- Government officials still insist no cases of COVID-19 have appeared in Turkmenistan, despite ample evidence to the contrary. State media rarely mention the pandemic, vaccinations, or any facet of the crisis.
- The government is currently vaccinating teachers with the Chinese-made Sinopharm shot, RFE/RL’s Turkmen service reported on April 7. Medical workers and other first responders were vaccinated earlier. China claimed it had delivered a batch of the China-made Sinopharm vaccine on March 6. There is no indication the state has approved its use.
- It is unclear how many people have received a jab. Amsterdam-based Turkmen.news reported on March 18 that the Sinopharm vaccine was being offered to the elderly.
- RFE/RL added that the Russian-made Sputnik V shot is available for purchase; a full regimen costs approximately $285 at the official exchange rate.
- Russian officials said Turkmenistan became the first country in Central Asia to approve the Sputnik V vaccine, on January 18. Later that month, Ashgabat approved use of EpiVacCorona, also produced by Russia.
Population: 33 million
- The government announced on April 14 that it would begin issuing digital vaccination certificates. Over 300,000 people had received shots since the beginning of the month.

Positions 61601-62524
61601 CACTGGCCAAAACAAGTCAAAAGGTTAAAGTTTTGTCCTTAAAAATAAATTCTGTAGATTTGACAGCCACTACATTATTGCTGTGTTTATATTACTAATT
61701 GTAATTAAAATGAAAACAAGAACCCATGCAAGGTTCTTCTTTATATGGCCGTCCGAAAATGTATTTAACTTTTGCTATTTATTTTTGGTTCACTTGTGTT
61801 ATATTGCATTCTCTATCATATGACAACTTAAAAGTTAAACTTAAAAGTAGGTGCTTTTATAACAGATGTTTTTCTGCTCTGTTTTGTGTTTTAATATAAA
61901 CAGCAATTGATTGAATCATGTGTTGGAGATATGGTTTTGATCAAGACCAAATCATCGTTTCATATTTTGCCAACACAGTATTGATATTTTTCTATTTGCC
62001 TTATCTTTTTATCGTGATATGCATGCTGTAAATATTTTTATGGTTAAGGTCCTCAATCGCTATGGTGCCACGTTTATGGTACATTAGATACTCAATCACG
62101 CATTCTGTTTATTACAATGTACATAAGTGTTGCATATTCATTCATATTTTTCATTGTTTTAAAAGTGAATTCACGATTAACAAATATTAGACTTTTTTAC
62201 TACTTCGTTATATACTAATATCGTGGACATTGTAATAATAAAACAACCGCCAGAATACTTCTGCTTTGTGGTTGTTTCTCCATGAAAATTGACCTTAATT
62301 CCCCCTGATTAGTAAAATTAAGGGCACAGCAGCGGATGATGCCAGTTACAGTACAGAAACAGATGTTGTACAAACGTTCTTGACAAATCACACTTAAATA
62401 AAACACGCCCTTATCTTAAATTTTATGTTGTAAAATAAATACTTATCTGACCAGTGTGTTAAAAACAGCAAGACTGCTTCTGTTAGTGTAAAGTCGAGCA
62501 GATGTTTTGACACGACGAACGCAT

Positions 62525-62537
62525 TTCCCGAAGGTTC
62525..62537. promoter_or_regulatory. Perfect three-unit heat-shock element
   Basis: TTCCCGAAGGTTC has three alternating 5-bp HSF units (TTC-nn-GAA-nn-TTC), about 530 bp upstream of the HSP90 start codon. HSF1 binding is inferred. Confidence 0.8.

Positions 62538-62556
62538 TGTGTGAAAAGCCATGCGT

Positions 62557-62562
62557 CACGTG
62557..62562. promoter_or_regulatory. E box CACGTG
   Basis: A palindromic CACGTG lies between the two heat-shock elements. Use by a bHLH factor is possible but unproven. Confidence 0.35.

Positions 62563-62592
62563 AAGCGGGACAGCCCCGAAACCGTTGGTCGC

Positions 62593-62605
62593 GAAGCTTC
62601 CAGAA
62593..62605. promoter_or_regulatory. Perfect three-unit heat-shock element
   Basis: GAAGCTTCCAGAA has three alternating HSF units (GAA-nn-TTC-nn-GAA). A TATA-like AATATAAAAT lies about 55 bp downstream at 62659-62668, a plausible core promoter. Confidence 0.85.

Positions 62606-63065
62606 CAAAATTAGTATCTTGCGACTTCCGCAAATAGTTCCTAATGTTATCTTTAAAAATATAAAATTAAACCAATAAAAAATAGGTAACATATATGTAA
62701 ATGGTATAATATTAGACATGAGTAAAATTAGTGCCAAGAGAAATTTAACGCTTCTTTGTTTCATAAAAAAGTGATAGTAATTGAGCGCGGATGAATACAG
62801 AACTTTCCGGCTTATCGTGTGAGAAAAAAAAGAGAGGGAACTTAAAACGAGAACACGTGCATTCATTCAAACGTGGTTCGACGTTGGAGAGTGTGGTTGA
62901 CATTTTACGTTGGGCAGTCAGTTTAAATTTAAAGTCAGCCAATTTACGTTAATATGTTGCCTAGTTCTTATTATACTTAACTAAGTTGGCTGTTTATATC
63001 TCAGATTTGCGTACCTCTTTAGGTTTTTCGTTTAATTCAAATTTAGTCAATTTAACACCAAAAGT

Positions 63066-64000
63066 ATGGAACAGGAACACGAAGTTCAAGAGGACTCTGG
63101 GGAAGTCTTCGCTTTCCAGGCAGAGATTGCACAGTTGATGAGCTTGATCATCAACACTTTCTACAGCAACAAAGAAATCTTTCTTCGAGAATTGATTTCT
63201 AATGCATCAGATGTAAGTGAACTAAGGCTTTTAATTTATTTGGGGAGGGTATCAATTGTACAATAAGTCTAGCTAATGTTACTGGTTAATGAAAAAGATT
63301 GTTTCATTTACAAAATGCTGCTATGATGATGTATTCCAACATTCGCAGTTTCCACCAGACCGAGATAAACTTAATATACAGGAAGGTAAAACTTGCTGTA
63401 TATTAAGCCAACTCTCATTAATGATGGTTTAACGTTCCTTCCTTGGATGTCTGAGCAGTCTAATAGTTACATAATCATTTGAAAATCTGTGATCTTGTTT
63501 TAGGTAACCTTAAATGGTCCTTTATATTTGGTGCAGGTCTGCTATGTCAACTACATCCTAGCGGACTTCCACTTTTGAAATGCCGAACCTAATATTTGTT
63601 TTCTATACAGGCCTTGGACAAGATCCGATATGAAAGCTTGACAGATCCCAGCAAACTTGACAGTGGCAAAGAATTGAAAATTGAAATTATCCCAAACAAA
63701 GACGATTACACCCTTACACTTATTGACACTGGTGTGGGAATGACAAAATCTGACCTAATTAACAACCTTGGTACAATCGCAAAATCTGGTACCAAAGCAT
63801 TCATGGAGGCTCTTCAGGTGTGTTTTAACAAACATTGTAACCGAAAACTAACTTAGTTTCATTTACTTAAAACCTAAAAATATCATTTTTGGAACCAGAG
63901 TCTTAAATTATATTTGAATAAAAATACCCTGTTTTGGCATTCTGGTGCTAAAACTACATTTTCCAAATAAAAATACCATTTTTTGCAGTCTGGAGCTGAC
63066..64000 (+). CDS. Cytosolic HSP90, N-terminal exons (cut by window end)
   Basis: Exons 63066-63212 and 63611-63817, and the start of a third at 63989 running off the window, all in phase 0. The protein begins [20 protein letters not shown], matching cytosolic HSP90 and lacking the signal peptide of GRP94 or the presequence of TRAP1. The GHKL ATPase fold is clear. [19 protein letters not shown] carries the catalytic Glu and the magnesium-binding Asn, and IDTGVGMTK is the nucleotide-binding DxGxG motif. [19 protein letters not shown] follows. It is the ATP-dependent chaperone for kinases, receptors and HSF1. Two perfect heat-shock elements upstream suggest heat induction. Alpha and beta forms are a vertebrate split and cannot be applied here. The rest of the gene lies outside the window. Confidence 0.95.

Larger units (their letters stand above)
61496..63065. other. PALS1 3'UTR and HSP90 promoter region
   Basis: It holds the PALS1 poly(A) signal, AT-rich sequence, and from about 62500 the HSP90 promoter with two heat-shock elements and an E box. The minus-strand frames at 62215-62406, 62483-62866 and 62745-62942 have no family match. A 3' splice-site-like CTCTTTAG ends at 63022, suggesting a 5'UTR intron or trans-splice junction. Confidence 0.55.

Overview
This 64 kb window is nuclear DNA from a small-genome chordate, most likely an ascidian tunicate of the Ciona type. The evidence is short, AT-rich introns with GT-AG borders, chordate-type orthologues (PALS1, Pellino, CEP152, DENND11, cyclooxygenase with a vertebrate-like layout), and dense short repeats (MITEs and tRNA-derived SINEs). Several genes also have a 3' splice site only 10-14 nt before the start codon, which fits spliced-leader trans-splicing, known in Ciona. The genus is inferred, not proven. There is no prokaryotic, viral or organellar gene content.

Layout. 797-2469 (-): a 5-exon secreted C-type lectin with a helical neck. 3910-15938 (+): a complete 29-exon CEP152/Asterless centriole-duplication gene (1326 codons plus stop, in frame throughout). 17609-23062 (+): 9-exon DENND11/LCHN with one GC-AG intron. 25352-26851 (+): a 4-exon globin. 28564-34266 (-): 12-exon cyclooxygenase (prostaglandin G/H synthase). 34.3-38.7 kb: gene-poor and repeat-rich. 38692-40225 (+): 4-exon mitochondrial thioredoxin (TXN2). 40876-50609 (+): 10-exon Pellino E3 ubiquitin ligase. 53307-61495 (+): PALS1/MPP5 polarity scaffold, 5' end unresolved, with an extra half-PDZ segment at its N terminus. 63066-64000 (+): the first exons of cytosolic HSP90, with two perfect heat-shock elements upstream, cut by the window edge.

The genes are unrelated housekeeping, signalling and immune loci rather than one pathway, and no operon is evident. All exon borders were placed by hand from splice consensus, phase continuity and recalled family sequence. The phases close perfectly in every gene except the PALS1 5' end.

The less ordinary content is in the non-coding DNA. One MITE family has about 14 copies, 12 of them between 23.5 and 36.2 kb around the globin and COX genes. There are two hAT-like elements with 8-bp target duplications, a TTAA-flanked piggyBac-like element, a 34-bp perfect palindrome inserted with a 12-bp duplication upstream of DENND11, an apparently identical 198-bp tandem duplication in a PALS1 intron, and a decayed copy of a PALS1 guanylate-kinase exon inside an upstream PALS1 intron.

- The country’s top clerics announced that vaccination will not violate the Ramadan fast, Ozodlik reported on April 12. The holy month this year begins at sunset on April 12.
- Uzbekistan launched its vaccination campaign on April 1 with both the AstraZeneca shot received through Covax and the ZF-UZ-VAC 2001 vaccine made by China’s Anhui Zhifei Longcom Biopharmaceuticals.
- Uzbekistan is the only country in the region to extensively cooperate with China, conducting third-phase trials of the Anhui Zhifei Longcom jab over the winter. One million doses reportedly arrived in Tashkent on March 27. Uzbekistan plans to start bottling ZF-UZ-VAC 2001 in May or June. First Deputy Minister of Innovative Development Shahlo Turdikulova has said that she and her family were vaccinated with ZF-UZ-VAC 2001, which requires three shots over 28 days.
- A survey conducted in late March on the Telegram instant messaging app found 44 percent of respondents would refuse vaccination.
- Uzbekistan plans to test a Russian COVID vaccine for animals, Podrobno.uz reported on April 13.
For several months during the initial outbreak, we chronicled daily news from across our coverage region. See our previous coronavirus dashboards here.